Time to wet a line. Tuesday, April Fool’s Day, marked the start of freshwater fishing — trout being the first species to become fair game. In the briny, the season for winter flounder also began on Monday. This year, both starts are iffy.
Because of the extra cold winter, plus the fact that the State Department of Environmental Conservation does not stock trout in the Town of East Hampton, the joke is on Bonac’s trout anglers.
Early Monday I built a fire as I’ve done each morning of this cold winter. The fire first raced through crumpled, balled-up stories. “Billionaires With Big Ideas Are Privatizing American Science” and “The Postwar Paralympics” and “Kiev Says Russia Seized Gas Plant Close to Crimea” — up in flames. Maureen Dowd moaning about Obama, too. And Bernard Malamud’s quote, “stories are stories” in The Book Review. So true.
I played lacrosse when sticks were made of wood, gut, and rawhide. During the three years I played for Colgate we scrimmaged with Syracuse University several times during the season. We did well against them, although they were in a more challenging league.
During the winter months, the Montauk Post Office is like a watering hole in the Serengeti. Residents of all stripes approach cautiously for fear of crocodiles in the form of home-heating bills. Their junk mail becomes buffalo chips to feed the fire. They drink in gossip and news of the whereabouts of others not seen at the hole of late. They bay for summer, yet speak in fear of the herds that will descend on their place as the weather warms.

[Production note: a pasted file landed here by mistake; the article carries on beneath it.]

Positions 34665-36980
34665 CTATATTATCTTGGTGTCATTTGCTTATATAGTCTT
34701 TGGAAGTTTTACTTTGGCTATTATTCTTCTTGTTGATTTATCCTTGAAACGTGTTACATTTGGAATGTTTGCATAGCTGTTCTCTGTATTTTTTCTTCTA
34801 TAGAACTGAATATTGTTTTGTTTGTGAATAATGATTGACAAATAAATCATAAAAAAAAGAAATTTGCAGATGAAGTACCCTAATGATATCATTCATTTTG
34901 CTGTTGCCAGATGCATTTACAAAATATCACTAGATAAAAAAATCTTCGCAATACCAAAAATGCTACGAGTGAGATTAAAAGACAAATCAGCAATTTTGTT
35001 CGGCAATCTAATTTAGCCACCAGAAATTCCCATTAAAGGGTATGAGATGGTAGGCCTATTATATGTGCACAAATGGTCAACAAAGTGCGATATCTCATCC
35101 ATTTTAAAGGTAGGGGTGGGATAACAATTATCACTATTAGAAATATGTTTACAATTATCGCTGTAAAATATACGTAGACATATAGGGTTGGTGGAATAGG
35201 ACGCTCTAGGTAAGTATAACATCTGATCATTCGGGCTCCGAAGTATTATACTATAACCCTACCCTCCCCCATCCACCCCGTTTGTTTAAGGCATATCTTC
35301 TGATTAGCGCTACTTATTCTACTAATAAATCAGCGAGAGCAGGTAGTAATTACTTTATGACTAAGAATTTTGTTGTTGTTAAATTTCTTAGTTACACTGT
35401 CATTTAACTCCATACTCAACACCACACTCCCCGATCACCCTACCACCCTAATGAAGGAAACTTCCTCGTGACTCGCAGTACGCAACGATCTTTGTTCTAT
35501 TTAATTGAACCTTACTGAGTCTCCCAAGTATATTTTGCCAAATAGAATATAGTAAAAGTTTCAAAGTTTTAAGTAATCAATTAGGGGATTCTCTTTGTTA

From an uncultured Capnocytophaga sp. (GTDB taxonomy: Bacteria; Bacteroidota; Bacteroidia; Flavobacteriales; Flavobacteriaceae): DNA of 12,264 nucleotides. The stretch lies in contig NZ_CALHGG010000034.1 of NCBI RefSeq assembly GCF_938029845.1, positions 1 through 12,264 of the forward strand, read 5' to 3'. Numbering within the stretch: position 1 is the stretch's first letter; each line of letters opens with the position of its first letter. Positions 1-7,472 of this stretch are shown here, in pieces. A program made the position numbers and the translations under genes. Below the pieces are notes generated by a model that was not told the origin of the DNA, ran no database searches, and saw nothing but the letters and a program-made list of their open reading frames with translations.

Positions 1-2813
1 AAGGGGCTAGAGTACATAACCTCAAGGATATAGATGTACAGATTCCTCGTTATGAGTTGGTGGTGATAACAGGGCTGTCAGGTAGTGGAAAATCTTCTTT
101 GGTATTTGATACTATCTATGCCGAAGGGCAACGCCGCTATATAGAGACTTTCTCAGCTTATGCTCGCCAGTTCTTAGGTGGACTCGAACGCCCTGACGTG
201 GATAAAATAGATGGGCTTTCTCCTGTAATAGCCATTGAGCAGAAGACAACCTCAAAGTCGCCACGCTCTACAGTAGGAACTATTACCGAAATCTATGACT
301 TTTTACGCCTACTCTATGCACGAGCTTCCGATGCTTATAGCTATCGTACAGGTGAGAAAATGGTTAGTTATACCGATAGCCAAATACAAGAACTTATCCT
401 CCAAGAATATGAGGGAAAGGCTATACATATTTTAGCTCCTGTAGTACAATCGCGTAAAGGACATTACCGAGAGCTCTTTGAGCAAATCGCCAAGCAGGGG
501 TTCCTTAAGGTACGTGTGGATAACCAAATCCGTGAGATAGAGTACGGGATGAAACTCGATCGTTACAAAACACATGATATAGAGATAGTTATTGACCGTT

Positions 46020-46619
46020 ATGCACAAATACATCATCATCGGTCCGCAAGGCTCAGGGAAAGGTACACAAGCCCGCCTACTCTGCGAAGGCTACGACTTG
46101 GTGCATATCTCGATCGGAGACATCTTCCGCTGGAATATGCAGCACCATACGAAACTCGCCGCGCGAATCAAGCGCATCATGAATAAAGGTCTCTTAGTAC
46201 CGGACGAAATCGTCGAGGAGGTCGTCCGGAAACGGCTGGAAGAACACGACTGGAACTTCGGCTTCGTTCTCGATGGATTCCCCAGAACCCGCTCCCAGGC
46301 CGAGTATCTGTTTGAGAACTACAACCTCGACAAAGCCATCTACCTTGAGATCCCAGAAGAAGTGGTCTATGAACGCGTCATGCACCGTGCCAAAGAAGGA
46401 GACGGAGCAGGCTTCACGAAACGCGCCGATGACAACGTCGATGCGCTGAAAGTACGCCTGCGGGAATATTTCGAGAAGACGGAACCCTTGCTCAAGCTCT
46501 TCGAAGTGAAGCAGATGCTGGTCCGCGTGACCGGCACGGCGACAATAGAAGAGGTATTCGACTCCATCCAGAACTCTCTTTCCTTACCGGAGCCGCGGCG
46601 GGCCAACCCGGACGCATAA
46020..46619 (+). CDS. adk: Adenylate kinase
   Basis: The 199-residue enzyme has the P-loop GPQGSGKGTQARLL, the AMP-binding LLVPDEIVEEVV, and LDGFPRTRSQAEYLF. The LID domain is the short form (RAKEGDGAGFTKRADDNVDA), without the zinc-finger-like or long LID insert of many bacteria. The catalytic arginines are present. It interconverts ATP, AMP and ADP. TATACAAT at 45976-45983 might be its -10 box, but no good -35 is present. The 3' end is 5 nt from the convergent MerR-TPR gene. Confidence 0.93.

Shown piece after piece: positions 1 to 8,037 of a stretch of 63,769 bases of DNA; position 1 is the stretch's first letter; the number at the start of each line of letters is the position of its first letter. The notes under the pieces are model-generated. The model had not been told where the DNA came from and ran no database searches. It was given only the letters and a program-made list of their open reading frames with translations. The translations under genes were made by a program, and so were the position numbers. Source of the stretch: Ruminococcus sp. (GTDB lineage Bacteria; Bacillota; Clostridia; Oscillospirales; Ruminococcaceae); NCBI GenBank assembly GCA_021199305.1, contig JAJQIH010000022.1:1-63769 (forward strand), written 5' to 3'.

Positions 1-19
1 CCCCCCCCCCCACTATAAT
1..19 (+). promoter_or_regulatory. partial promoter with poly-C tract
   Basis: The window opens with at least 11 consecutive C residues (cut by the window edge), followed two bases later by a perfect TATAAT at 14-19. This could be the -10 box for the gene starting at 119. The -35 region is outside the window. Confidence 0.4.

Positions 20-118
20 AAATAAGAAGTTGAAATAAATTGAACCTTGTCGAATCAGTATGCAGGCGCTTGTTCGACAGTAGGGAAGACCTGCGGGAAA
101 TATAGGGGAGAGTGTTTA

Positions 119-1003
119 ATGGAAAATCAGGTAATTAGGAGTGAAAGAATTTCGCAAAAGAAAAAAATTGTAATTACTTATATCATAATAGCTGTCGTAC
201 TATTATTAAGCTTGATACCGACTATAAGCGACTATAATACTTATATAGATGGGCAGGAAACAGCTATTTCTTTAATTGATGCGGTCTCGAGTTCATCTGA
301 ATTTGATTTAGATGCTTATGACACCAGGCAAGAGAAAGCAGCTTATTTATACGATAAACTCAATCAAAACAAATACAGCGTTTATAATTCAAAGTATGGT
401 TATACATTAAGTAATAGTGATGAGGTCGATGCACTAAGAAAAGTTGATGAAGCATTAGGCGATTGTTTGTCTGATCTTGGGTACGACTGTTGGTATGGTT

Walked out onto the rock reef in front of the trailer park again the other day at super low tide to visit the life in the pools — the little black snails called rosettes, calico crabs, the gardens of red and green weed. Every 20 feet or so, I’d find a surfcaster’s lure, still snagged since the last bass season on seaweed, or trapped in the cleft of a rock.
At first, the sound made me bolt up out of a deep sleep and reach for something to defend the house against an intruder, but now, I simply roll over and reach again for the arms of Morpheus. It’s only a deer eating the ivy off the cedar shakes, and ivy’s not good for the shingles.